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GLAAD

Bisexual+ people need better healthcare. Here's why...

March 30, 2018

2018 represents the fifth annual celebration of the Bisexual Heath Awareness Month, an online campaign focused on motivating the bisexual+ community to make changes to improve their health and inspire allies of the bi+ community to play an active role in improving the health of their bisexual friends, family, and community members. I love this month - but this year it completely snuck up on me.

I haven’t quite been keeping up with my calendar, and assignments have been whizzing by, only to be noticed just before the deadline. Showering and cleaning have taken a back seat, and I've only been able to spend time with a handful of people (usually spent drinking coffee or wine). I don’t go grocery shopping by myself unless it’s for my cat, and the intrusive thoughts are louder than the running to-do list in my head. My depression is winning, my anxiety is constant, and my eating disorder is just one bad scale reading away from becoming another nightmare. Don’t get me started on the literal nightmares I’ve been having for years -- trauma isn’t pretty, ya’ll.

Even in writing this piece I’ve struggled with executive dysfunction, unable to put words together or find any energy to actively sit and work on writing something that means so much to me. My life has been reduced to spurts of busy-work, sleep, and steeping in my own anxiety.

Everything listed above is exactly why I need Bisexual Health Awareness Month, and why I can’t let it slip by me more than it already has. The truth is, my story is not a rare one to hear when talking to people that identify as bisexual+. I am not part of a minority of bisexual+ people dealing with mental illness, eating disorders, or trauma. No part of my story is something that would be a statistical surprise to my community. Not my mental illness, not my eating disorder, not my trauma.

The bi+ community is filled with stories just like mine. In fact, over 70% of bi+ women share my experience of sexual assault. 56% of bi+ women and 37.7% of bi+ men share my experience of various forms of abuse in relationships. Bisexual+ girls are more likely to struggle with an eating disorder or other disorders than their lesbian and straight counterparts, and gay, bisexual, and pansexual boys are more likely to struggle with eating disorders than their straight counterparts.

Regarding mental illness, bi+ people are more likely to suffer from a mood or anxiety disorder, with shockingly high numbers of bi/pan identified youth reporting having contemplated and/or attempted suicide at some point in their life. Transgender bisexual+ people have even higher numbers than their cisgender counterparts, and the numbers remain drastically disproportionate when looking at bi+ POC, regardless of gender identity.

The worst part of all of this is not many people seem to legitimately care enough to try and help us through services or funding (outside of the actual members of the bi+ community). The bi+ community suffers from these disparities for concrete reasons - we are not accepted by a large portion of our straight and gay family and friends, we do not have the income or insurance to adequately seek treatment for our medical conditions, medical professionals are often unaware of how to approach bisexual patients regarding affirmation and treatment, and ultimately we have no resources that cater specifically to our struggles and needs.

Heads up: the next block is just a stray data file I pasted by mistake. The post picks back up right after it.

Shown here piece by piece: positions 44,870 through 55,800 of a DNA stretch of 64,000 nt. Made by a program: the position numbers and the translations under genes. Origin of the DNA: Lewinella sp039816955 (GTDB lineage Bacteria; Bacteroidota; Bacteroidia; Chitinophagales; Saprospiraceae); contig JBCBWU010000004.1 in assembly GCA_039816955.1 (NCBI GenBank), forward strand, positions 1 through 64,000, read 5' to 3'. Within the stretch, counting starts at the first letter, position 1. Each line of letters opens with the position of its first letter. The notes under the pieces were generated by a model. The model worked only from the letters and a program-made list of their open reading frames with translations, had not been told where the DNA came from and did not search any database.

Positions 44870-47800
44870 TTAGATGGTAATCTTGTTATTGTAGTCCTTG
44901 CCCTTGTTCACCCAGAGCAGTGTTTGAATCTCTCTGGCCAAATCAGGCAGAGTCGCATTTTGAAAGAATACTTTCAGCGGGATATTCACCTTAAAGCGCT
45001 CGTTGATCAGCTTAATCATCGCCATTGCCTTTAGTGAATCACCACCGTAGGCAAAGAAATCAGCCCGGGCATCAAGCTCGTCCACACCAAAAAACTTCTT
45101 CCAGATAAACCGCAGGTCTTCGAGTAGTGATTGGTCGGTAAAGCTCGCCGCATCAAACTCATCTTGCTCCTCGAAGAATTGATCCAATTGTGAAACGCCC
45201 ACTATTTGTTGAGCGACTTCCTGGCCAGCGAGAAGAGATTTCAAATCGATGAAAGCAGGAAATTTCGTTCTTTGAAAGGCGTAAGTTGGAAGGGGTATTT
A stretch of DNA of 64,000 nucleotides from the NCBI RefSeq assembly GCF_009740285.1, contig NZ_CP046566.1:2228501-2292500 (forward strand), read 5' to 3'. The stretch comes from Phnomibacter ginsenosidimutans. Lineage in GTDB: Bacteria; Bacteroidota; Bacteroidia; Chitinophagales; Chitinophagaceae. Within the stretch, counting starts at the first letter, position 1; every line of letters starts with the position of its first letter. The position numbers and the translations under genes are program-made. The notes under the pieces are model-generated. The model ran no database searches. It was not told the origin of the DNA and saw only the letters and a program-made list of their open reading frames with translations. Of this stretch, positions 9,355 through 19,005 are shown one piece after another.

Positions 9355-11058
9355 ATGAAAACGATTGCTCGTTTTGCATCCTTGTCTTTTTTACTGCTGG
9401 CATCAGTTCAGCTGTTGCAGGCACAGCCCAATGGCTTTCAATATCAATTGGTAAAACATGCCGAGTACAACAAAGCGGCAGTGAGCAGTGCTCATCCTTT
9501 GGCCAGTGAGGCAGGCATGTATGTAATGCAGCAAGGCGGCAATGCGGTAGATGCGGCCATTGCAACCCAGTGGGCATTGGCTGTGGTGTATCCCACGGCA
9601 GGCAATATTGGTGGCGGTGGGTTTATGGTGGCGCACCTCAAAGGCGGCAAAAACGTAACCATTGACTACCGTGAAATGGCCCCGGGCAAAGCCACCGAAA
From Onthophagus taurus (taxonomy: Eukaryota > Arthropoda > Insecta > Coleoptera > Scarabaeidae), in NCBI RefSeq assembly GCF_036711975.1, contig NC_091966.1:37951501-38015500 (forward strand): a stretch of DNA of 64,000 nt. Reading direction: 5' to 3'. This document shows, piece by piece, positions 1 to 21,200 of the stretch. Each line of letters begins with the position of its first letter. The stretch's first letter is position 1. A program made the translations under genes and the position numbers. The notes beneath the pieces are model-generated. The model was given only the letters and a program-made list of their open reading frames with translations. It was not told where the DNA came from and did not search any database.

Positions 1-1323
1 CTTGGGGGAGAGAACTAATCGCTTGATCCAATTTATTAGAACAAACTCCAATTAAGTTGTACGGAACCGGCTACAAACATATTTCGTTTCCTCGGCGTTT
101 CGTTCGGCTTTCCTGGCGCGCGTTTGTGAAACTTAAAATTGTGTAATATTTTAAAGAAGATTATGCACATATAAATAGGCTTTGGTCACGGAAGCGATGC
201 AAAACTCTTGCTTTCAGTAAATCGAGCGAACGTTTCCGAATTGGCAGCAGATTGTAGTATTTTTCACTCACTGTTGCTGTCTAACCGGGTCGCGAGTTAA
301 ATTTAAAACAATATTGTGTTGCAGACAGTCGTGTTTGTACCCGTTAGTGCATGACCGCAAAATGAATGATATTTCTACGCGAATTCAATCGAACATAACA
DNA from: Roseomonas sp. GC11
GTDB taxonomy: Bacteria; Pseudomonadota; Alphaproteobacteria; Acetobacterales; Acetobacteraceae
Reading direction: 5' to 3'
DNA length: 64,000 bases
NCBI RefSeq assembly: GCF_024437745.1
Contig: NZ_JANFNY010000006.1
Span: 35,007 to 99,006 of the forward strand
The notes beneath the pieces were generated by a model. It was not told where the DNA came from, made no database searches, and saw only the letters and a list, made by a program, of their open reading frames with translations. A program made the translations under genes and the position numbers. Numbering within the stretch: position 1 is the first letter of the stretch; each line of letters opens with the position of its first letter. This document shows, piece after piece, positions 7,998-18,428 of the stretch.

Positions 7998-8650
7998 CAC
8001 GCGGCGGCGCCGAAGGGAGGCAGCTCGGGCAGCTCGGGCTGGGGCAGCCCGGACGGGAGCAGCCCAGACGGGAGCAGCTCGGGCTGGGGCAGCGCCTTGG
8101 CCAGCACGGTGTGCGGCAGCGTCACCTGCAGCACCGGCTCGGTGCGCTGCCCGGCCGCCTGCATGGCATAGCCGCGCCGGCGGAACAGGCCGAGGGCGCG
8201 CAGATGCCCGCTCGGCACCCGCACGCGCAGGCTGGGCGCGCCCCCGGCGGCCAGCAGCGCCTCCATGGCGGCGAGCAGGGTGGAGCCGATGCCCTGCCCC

Bisexual and pansexual people reporting abuse and sexual violence (especially in cases regarding feminized bodies) often have their sexuality used against them. Bisexuals seeking therapy run the risk of going to a therapist that does not believe in the legitimacy of non-monosexual orientations and who will, in turn, invalidate them and their experiences. With 33% of bi+ and pan-inclusive homes bringing in a household income of less than $30,000 a year, a third of us are unable to access the health care we need, often avoiding it all together. 32% of bi+ identified transgender people don’t get needed medical care, despite 42% of that same demographic reporting a disability.

We are also underserviced and underfunded. In 2015, bi/pan-specific projects and resources pulled in a grand total of $292,955, equating to less than 1% of the total funds received by LGBTQ+ specific grants that same year.

That is why #BHAM matters. It highlights the fact that while the bisexual+ community is LARGE (I’m serious, we make up 52% of the non-straight population in the United States), we are suffering drastically and getting no tailored assistance or funding. Yet once again, #BiHealthMonth is going to come and go, with the majority of people not batting an eye at the stats of my community, or the fact that we even exist in the first place.

Miles Joyner is a GLAAD Campus Ambassador and senior at the University of South Carolina where they are studying History. Miles is the creator of Miles the Bisexual and also leads a monthly Bi+ 101 class open to the public.

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